6. This fact also substantially diminishes the persuasive effect of the federal law analysis made in Garcia, since the Sixth Circuit's holding in Garcia was based on the assumption that no presumption against preemption applied.
7. This may be seen as another way of saying that, unlike the situation in Buckman, the presumption against preemption is at its strongest in the instant case.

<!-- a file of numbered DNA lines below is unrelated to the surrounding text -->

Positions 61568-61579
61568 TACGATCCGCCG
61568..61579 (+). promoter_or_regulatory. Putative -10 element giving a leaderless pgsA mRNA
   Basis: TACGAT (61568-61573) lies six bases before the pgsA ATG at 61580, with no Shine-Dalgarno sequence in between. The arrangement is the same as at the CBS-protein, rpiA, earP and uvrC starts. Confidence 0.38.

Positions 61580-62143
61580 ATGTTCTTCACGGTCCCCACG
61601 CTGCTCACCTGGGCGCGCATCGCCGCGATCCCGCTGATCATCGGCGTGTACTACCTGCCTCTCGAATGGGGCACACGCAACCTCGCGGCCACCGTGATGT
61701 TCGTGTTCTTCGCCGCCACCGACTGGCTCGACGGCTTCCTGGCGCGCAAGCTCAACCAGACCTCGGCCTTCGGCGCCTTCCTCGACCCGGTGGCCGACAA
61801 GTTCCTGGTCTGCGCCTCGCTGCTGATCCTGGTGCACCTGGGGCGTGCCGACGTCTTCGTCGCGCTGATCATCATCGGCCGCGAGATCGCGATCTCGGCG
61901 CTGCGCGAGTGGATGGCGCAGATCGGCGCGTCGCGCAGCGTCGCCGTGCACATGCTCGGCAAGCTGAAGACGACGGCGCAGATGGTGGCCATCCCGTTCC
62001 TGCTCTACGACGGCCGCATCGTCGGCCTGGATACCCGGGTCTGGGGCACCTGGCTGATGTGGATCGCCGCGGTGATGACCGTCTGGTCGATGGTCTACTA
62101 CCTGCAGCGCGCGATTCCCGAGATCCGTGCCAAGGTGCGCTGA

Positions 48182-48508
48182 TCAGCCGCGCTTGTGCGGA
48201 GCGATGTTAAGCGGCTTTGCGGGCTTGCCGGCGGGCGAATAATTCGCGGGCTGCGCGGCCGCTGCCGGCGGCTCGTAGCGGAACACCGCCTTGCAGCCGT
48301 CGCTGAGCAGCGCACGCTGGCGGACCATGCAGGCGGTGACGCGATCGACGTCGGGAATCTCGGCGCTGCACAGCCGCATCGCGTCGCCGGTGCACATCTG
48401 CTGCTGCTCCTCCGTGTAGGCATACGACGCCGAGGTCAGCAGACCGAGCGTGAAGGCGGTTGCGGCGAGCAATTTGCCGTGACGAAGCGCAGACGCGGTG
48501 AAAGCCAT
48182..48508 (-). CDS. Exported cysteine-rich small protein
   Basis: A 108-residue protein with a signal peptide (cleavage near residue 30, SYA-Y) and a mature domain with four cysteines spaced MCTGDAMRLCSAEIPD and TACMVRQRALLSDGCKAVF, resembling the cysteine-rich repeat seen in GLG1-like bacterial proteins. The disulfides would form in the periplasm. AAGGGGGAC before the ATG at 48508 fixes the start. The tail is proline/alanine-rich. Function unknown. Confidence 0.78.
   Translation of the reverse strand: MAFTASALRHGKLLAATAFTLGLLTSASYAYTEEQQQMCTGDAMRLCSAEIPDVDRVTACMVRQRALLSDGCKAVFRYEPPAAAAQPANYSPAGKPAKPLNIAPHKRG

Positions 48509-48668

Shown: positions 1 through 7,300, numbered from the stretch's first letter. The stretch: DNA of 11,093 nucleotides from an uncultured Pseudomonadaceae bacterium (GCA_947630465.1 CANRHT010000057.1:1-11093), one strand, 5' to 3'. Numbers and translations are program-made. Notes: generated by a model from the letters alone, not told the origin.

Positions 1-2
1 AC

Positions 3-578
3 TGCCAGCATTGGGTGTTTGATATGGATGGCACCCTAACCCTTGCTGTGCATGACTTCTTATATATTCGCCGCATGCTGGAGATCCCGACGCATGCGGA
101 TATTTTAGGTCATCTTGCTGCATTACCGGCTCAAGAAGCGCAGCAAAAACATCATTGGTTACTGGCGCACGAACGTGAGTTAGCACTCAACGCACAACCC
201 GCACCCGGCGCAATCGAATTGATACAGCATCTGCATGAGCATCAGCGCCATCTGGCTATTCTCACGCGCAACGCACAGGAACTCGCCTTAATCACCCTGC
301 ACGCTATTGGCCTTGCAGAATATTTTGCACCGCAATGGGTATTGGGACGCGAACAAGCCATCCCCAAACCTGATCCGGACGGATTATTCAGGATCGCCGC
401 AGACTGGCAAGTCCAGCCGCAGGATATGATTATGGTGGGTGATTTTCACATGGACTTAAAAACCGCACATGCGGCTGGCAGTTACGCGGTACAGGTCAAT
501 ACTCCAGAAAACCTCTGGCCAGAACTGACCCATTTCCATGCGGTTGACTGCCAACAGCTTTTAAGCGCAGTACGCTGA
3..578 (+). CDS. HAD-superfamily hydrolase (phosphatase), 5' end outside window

8. Similarly, a second lawyer for the industry indicated that traditional tort remedies were not implicated by Buckman. When asked about what remedies an injured plaintiff would have under his theory of the case, the attorney responded: “The fraud claim is preempted, but if there is negligent design, negligent manufacturing, failure to warn, common law malpractice, all of those claims are available․” Id. at 21 (emphasis added). In the case before us, Appellants have asserted precisely “negligent design, negligent manufacturing, [etc.] ․” and claim only that the Michigan exclusion from liability does not apply to their traditional tort law claims because there was also fraud on the FDA.